Doctor of Philosophy
Moreno Maza, Marc
The theory and practice of optimizing compilers gather techniques that, from input computer programs, aim at generating code making the best use of modern computer hardware. On the theory side, this thesis contributes new results and algorithms in polyhedral geometry. On the practical side, this thesis contributes techniques for the tuning of parameters of programs targeting GPUs. We detailed these two fronts of our work below.
Consider a convex polyhedral set P given by a system of linear inequalities A*x <= b, where A is an integer matrix and b is an integer vector. We are interested in the integer hull PI of P which is the smallest convex polyhedral set that contains all the integer points in P. In Chapter 3 we discuss our findings on the pseudo-periodicity of the vertices of PI when the input vector b is parametric, that is, the coordinates b1, . . . , bm of b are treated as parameters while the coefficients of A have fixed values. We observe that the number of vertices of PI has a pseudo-period Ti w.r.t each bi. This result and its proof lead us to propose a new algorithm for computing the integer hull of a rational convex polyhedral set, see Chapter 4. We have implemented in the C programming language our algorithm for the case of polyhedral sets in dimensions 2 and 3. We have also realized a Maple implementation of our algorithm for polyhedral sets of arbitrary dimensions. Our experimental results show that our algorithm computes integer hulls efficiently and can deal with polyhedral sets with large numbers of integer points.
On another front, we present KLARAPTOR (Kernel LAunch parameters RAtional Program estimaTOR), a freely available tool built on top of the LLVM Pass Framework and NVIDIA CUPTI API to dynamically determine the optimal values of launch parameters of a CUDA kernel. We describe a technique that, for a CUDA kernel, builds at compile-time, a so-called rational program. This rational program, based on some performance prediction model, and knowing particular data and hardware parameters at runtime, can be executed to automatically and dynamically determine the values of launch parameters, for the CUDA kernel, which will yield nearly optimal performance.
Summary for Lay Audience
The theory and practice of optimizing compilers gather techniques that, when given input in the form of computer programs, aim at generating code that makes the best use of modern computer hardware to run those computer programs. On the theory side, this thesis contributes new results and algorithms in polyhedral geometry. On the practical side, this thesis contributes techniques for the tuning of parameters of programs targeting Graphic Processing Units (GPUs). We give a high-level introduction to these two fronts of our work below.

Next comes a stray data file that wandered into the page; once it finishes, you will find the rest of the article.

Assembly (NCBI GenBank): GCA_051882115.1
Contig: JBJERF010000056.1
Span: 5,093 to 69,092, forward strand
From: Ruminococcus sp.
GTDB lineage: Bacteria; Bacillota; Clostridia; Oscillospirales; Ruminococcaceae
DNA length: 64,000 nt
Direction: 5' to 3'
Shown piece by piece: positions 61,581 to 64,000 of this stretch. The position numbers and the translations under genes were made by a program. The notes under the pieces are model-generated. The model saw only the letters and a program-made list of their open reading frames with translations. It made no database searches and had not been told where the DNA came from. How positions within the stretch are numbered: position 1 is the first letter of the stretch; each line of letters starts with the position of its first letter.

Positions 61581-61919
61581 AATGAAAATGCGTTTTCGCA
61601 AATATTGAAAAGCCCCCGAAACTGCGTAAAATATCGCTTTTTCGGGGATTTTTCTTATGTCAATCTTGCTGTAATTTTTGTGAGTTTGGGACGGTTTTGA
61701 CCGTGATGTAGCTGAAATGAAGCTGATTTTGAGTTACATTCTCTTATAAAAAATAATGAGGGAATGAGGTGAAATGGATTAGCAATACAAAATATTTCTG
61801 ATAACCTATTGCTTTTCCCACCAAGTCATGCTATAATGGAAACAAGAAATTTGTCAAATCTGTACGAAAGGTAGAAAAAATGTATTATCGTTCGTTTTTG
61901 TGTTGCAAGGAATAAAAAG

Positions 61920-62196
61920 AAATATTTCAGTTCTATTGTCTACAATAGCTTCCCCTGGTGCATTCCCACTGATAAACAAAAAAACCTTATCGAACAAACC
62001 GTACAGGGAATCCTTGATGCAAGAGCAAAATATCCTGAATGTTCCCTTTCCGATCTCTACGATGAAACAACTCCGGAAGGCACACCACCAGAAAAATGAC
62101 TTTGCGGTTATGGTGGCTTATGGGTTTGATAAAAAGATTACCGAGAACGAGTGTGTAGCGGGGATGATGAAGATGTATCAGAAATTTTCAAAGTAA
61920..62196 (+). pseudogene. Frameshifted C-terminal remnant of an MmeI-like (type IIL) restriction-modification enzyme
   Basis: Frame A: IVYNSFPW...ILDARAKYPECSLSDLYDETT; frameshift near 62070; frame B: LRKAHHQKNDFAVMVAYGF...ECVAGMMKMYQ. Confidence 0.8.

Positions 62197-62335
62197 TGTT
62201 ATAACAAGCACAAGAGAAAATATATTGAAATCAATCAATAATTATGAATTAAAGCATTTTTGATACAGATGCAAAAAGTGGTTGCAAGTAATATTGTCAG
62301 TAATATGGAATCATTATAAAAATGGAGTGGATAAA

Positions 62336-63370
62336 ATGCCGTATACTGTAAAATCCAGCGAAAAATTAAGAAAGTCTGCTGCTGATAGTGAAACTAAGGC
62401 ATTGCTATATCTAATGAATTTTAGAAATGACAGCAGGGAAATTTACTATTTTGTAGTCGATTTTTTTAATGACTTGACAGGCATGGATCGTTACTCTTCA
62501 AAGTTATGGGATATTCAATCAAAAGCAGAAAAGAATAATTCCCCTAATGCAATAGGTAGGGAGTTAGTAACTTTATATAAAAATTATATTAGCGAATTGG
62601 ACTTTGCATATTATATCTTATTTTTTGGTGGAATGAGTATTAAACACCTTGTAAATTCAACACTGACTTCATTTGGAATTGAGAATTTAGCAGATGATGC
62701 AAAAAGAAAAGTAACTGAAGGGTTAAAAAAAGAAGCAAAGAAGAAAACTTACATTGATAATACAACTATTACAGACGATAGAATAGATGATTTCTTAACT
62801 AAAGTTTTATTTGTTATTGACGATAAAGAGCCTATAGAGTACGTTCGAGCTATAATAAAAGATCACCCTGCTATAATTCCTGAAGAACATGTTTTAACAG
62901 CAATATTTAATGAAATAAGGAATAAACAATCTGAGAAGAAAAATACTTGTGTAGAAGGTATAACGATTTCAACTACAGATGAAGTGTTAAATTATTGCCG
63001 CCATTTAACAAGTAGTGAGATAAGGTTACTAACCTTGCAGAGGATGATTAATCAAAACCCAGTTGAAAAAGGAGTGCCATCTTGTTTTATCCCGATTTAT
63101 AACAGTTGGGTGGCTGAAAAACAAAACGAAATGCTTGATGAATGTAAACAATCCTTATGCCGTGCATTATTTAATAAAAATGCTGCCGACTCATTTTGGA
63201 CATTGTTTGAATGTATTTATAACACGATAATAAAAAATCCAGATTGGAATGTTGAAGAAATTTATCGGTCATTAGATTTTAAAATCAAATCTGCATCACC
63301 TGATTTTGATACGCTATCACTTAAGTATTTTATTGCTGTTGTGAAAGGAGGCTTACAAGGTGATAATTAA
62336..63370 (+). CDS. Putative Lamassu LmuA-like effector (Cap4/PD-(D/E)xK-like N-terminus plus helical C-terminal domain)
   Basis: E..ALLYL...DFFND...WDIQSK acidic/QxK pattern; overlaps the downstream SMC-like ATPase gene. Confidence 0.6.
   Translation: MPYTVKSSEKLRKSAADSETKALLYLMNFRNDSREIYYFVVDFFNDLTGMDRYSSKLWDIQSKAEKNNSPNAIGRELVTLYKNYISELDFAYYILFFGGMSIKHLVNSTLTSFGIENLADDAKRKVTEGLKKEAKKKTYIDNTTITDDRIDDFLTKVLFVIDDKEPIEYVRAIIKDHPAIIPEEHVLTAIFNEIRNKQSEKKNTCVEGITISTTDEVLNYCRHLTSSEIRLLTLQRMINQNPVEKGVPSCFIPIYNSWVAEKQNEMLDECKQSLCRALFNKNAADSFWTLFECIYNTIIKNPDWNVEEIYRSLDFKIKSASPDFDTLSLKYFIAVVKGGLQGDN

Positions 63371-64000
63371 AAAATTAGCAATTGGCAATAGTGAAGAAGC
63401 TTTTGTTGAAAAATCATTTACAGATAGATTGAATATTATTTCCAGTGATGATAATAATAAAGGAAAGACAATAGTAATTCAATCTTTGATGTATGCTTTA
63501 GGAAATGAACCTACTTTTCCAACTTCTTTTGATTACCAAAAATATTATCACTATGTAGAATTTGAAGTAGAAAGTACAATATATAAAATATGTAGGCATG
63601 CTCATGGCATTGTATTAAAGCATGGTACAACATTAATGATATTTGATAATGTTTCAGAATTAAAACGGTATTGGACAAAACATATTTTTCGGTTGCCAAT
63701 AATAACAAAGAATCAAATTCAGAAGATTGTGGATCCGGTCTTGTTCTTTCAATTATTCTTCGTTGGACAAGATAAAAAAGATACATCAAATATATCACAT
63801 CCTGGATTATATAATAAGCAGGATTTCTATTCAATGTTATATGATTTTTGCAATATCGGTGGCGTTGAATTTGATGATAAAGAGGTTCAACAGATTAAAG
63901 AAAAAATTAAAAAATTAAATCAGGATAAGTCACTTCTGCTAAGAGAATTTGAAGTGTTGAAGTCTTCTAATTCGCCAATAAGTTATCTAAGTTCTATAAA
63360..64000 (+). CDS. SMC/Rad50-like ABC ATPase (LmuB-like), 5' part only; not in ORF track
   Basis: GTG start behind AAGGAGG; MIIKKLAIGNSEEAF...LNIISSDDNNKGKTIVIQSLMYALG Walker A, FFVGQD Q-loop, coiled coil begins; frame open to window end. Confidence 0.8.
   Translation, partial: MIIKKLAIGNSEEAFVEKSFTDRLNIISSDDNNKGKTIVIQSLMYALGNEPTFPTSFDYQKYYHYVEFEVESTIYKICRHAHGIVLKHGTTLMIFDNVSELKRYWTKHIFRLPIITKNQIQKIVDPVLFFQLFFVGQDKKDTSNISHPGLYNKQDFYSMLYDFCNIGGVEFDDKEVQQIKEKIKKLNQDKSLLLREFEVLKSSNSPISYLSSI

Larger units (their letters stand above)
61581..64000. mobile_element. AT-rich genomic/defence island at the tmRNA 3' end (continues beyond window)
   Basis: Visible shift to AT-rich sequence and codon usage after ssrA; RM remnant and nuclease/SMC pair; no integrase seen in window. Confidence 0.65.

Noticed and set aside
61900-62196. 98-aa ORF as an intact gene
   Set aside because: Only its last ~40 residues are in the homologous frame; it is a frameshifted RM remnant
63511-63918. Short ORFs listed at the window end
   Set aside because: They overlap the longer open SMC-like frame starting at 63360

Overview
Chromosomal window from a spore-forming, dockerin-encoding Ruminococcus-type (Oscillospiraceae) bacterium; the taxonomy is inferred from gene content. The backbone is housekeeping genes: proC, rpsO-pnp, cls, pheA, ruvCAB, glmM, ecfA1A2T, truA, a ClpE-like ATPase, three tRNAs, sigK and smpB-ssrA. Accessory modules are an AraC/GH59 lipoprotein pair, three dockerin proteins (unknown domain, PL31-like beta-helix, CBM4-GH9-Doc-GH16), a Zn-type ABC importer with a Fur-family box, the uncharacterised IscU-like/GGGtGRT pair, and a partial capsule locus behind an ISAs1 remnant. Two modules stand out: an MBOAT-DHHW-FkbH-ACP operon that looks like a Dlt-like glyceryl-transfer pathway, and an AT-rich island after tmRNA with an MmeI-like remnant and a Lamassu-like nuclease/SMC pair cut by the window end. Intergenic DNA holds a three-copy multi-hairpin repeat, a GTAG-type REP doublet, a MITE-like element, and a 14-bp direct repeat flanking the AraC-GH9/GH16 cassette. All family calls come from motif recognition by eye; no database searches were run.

The many constraints of real-world problems, such as finding the number of construction workers required to complete a given task within a budget and before a deadline, can be translated into systems of multiple linear expressions. A solution to the system of expressions represents a solution to a real-world problem that satisfies all the constraints. Solving a linear system on real numbers can be simple but impractical, such as assigning 9 3/4 construction workers to the project, while practical solutions are often integers and require a long time to compute. Linear systems can often be represented as convex polyhedral sets, such as a triangle in 2-dimensional space or a cube in 3-dimensional space. If the integer points within a polyhedral set can be computed, these points can be used to solve the integer linear system. Therefore, we present the theory and an algorithm to find the integer points in a polyhedral set, and we show that our method is significantly faster than existing ones. Software can often be launched with different parameters. Sometimes, parameters are requirements of the users (data parameters) and affect the correctness of the results. In other cases, the parameters are fixed with regard to the hardware (hardware parameters). We focus on parameters that have no impact on the results but instead are related to the efficiency of the software (program parameters). Optimizing the program parameters can save resources such as time and memory but can be difficult without being an expert on the specific program. We present KLARAPTOR (Kernel LAunch parameters RAtional Program estimaTOR), a tool that dynamically computes program parameters that result in a good performance of the program. KLARAPTOR works on CUDA; the fine control of the hardware resources afforded by GPUs are preferable to CPUs and CUDA is the most popular programming language for GPUs. The underlying technique of KLARAPTOR can be applied to parallel programs in general, given a performance prediction model which accounts for data, program, and hardware parameters.
Wang, Linxiao, "Three Contributions to the Theory and Practice of Optimizing Compilers" (2022). Electronic Thesis and Dissertation Repository. 8985.